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Cardio exercise is easily one of the most accessible and simple ways to elevate your heart rate and develop a healthy workout routine. Making running a habitual part of your day has plenty of benefits including reducing the risk of cardiovascular disease and minimizing the risk of stroke. Unfortunately for many individuals, the myths surrounding running prevents them from investing in the act fully. For example, people think running for health purposes requires hard work, but just 5-10 minutes of moderate work each day can be immensely positive for your overall health. Let’s debunk a few common running myths to make the process more accessible to you.

Warm-Ups and Cool Downs

Easily the most common misconceptions people make about running surrounds how you should warm-up and cool down. Warming up and cooling down are both important aspects of exercise and are preventative measures that help protect your legs from injury. The process of warming up and cooling down however has been conflated over the years and theirs so many conflicting reports on what to do that people can feel overwhelmed before even starting.
Focus your warm-up on dynamic stretches. High knees, butt kicks, striders, shuffling, and walking lunges are all great motions for warming up. Adding a little 20-yard jog in after you complete a set of a dynamic stretch isn’t the worst idea either. Standing stretches are most often reserved for once you’ve finished your exercise. You can also be standing stretch after a warm-up if you’re looking to get a longer run in. However you never want to stretch before doing any activity–make sure your at least a little warm and loose before standing stretches.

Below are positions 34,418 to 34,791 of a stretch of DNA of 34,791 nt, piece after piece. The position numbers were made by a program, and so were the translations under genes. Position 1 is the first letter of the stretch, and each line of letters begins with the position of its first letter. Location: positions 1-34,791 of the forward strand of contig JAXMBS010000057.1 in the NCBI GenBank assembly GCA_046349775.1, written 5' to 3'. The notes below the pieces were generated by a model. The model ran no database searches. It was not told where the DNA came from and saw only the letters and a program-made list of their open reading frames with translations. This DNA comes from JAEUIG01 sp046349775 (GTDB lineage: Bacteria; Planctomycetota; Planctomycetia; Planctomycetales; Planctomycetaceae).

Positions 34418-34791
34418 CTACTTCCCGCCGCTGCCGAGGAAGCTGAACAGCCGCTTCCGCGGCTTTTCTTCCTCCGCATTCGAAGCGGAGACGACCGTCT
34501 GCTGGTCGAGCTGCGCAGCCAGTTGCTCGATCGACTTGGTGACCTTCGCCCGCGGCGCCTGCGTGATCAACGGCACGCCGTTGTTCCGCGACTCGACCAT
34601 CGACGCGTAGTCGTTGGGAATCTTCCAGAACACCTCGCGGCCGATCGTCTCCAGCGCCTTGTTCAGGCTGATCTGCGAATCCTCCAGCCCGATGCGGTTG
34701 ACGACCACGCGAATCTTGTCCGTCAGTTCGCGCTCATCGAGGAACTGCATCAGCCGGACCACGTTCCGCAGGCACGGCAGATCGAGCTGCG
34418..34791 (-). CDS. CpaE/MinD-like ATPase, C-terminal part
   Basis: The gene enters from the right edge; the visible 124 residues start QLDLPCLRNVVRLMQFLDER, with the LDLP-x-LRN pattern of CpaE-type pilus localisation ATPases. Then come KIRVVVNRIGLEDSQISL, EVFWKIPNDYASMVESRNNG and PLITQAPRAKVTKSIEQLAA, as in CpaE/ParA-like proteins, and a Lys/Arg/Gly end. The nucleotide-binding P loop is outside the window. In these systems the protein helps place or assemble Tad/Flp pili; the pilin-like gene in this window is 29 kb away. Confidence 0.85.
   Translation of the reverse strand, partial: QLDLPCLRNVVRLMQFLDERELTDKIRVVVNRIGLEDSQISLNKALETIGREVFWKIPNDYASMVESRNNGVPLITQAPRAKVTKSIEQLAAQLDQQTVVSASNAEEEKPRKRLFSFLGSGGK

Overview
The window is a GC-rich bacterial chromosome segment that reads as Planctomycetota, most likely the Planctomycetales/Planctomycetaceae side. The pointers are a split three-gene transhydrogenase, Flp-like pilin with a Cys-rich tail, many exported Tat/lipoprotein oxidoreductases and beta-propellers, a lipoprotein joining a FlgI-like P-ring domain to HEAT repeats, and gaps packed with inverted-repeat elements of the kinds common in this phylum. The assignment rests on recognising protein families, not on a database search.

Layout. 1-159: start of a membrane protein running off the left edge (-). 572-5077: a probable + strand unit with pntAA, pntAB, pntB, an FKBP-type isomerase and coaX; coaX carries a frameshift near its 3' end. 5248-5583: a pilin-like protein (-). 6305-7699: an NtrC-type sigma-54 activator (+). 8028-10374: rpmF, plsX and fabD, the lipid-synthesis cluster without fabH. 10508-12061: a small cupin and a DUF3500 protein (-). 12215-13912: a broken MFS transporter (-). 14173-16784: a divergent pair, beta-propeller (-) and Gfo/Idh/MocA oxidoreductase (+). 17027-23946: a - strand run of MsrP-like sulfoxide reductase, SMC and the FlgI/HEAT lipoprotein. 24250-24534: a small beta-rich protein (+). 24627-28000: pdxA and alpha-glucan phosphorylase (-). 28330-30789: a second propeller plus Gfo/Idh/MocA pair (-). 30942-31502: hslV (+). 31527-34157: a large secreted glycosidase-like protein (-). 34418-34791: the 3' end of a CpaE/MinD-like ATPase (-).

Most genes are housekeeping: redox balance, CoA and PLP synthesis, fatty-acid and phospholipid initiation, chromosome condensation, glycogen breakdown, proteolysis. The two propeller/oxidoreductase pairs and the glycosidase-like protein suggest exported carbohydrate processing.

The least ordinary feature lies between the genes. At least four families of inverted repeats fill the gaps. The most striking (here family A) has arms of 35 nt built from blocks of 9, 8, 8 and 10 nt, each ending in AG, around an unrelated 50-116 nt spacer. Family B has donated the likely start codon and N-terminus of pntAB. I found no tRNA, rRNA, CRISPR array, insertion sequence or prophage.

Distance vs Effort

A common refrain among runners revolves around the set of miles per week they hope to run. It can feel daunting to hear a runner who discusses running 35 miles a week–when put in such large sums it can seem almost impossible to reach someone who’s struggling to run a mile a day. The thing is, the amount of distance you run is pretty much irrelevant. How hard your working during those miles is far more relevant to how in shape you are. We are all at different fitness levels, so we should gauge our success based on how hard we are working on our own goals: don’t concern yourself with others running or you’ll always be chasing someone else’s goals. Just remember that a hard run at a shorter distance always produces better fitness results than an easy run at greater distances.

Running is Life

Many who love running will perpetuate the notion that running is all you should be focusing on with your fitness. This is just plain false. It is imperative to balance your workout routines so you don’t overstress any individual part of the body. Including weight training in your running produces not only better results as a runner, but is beneficial in protecting your whole body.